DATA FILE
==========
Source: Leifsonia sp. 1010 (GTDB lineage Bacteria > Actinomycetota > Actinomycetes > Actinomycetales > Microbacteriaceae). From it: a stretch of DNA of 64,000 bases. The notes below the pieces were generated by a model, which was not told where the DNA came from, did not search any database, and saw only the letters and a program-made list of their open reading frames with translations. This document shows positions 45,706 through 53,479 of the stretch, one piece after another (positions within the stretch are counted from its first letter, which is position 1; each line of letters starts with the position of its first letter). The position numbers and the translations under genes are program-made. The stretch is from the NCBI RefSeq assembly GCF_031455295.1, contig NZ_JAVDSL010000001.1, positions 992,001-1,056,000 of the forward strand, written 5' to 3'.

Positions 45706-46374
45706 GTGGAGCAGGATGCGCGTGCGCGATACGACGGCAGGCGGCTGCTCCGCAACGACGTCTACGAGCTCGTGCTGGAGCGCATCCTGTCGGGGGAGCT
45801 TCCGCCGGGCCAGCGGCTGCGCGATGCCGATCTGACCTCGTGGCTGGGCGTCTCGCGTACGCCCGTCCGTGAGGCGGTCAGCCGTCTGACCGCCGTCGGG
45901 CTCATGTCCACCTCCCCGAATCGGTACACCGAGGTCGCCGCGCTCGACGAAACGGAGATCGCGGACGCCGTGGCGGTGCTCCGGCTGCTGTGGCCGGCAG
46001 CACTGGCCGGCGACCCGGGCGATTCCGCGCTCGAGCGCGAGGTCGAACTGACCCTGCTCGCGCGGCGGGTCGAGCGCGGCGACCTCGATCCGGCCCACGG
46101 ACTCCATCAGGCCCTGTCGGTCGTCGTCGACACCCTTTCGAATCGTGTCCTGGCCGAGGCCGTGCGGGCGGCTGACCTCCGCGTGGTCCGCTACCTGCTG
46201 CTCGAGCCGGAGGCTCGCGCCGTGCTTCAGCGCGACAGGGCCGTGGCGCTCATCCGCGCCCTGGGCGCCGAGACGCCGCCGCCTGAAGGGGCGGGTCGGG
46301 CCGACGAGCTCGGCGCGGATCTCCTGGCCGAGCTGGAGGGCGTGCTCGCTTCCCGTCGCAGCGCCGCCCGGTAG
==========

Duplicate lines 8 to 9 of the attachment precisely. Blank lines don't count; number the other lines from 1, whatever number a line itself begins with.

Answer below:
46201 CTCGAGCCGGAGGCTCGCGCCGTGCTTCAGCGCGACAGGGCCGTGGCGCTCATCCGCGCCCTGGGCGCCGAGACGCCGCCGCCTGAAGGGGCGGGTCGGG
46301 CCGACGAGCTCGGCGCGGATCTCCTGGCCGAGCTGGAGGGCGTGCTCGCTTCCCGTCGCAGCGCCGCCCGGTAG